Thank you, Gus.
So I’m really looking forward to your podcasts to give us answers to all of those questions.
That’s in and of itself an optimistic take when you’re dealing with economists, but we will at least try and frame the problems in a way that…that might be conducive to finding a way forward. With that in mind, turning to you, Tom, you’ve been very closely involved with multilateralism and with the UK’s trade policy agenda well before Brexit, and particularly in relation to developing countries. Just building on what Gus said, what are some of the distinctive things that the UK can bring to the table in terms of policymaking at this juncture?
And do you see a role for the UK in maintaining multilateralism at one of the most perilous times in its history?
Tom Pengelly (07:10.896)
Yeah, I think really the UK has a really important role to play in sort of providing some of the kind of bedrock foundations or shoring those up in the global sort of economic system and the multilateral trading system to kind of help us weather those sorts of storms that Gus was outlining. And hopefully, you know, set the foundations for…
you know, faster growth, you know, moving forward. And I think that there’s kind of two aspects of that that I would pick out that hopefully are a pragmatic and realistic view of the UK as influence and within particular fora and taking into account particular kinds of economic relationships that we have.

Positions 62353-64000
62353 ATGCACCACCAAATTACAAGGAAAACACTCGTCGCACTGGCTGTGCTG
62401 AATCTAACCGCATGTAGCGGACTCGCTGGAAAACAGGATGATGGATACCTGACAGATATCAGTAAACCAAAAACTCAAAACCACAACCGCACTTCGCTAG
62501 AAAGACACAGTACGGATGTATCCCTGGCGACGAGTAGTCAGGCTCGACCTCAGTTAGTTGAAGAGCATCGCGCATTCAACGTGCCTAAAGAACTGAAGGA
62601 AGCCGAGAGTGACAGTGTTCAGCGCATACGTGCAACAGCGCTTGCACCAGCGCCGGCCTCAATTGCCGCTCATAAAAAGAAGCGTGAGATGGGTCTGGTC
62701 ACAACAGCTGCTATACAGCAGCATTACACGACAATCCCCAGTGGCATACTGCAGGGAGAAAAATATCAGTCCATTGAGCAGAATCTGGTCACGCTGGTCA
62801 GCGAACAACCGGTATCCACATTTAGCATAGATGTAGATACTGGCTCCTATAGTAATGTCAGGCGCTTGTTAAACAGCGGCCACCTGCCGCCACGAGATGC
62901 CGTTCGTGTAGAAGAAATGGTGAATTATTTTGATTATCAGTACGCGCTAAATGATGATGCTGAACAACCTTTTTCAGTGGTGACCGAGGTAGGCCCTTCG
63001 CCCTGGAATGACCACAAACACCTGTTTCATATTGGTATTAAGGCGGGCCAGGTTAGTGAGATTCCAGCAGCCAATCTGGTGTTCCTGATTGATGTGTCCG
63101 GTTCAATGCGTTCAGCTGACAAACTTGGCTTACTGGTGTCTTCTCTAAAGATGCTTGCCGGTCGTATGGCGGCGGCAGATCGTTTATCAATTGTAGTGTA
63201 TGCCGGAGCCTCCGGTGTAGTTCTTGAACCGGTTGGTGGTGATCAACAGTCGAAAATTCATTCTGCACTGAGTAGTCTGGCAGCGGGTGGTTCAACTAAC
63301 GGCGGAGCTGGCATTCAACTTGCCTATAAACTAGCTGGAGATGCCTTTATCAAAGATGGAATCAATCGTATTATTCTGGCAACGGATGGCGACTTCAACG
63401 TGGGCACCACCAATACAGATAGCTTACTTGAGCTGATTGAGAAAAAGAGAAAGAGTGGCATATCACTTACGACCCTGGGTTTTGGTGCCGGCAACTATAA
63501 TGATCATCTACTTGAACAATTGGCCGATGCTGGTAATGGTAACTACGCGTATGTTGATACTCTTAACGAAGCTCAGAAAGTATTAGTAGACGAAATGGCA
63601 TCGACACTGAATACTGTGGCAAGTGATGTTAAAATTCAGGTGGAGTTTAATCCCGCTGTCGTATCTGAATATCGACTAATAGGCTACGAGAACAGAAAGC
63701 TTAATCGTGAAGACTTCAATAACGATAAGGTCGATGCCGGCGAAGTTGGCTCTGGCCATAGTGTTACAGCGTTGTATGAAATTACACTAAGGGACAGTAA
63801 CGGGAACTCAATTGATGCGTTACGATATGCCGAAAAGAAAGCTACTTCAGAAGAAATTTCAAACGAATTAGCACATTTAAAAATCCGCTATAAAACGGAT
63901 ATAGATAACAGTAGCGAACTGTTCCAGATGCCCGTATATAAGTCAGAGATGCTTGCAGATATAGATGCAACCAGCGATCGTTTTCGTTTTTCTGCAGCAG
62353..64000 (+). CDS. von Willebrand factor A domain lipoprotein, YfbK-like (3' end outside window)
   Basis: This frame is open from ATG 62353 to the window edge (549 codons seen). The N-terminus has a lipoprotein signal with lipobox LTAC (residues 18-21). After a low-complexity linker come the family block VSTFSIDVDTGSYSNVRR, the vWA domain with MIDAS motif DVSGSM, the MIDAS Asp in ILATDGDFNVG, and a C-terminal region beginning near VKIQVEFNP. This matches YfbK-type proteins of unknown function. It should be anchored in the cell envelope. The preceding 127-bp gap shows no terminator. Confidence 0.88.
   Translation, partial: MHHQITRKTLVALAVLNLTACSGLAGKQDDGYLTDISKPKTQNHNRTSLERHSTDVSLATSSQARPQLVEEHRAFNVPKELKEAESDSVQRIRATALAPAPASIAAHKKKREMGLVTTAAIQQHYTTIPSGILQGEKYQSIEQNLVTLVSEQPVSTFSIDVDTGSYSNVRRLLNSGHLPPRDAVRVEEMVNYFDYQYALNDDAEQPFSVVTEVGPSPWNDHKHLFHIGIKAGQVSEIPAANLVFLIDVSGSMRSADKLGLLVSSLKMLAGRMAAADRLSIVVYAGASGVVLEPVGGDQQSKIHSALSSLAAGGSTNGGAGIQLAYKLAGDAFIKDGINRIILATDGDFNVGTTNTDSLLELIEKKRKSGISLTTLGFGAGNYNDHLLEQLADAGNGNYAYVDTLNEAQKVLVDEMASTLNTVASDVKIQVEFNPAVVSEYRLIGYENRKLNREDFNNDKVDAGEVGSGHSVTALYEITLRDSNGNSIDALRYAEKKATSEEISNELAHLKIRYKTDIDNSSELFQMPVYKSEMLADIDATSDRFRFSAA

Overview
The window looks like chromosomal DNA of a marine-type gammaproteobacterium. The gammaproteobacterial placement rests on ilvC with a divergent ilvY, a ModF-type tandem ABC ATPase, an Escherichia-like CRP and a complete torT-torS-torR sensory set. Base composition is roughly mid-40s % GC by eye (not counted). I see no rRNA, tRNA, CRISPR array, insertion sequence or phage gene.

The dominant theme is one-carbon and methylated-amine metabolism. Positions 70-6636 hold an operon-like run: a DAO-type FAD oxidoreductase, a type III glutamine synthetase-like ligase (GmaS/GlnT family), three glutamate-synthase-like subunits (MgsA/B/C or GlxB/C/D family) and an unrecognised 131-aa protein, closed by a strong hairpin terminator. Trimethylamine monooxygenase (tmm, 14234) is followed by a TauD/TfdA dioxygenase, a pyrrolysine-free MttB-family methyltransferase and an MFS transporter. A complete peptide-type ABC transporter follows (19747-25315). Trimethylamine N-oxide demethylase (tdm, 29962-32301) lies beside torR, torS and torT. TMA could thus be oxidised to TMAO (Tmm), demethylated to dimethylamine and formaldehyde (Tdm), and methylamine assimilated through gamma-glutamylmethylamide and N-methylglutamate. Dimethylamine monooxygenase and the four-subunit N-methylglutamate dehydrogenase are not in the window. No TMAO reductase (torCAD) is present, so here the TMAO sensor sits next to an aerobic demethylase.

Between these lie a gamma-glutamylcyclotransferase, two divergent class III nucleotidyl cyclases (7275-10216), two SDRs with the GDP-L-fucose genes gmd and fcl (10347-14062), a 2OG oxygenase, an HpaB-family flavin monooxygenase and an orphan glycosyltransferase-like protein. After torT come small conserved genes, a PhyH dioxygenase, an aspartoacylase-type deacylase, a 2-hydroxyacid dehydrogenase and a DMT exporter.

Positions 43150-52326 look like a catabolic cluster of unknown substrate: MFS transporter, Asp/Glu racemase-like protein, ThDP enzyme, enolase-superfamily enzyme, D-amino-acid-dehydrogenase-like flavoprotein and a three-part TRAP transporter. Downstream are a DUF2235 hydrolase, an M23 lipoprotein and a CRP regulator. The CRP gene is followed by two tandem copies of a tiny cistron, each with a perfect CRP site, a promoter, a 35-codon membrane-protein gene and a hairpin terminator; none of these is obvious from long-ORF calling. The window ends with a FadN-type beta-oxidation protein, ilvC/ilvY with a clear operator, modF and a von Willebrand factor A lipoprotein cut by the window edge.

So the first one would be through the WTO system in Geneva. I think whilst we’re not one of the kind of, the quad countries, like the big four dominating in the sort of decision making in Geneva, is useful to have countries like the UK in the inner circle in the WTO. It can often play quite a constructive role between the big powers and getting solutions through and pragmatic solutions through. But particularly in the UK’s case, if we compare the UK to say Canada, for example, which might be, you know, another similar one we could think of that plays that kind of role, like they do with the Ottawa Group on trade reform in the WTO. I think that the difference is the UK has these relationships with so many of the developing countries that make up…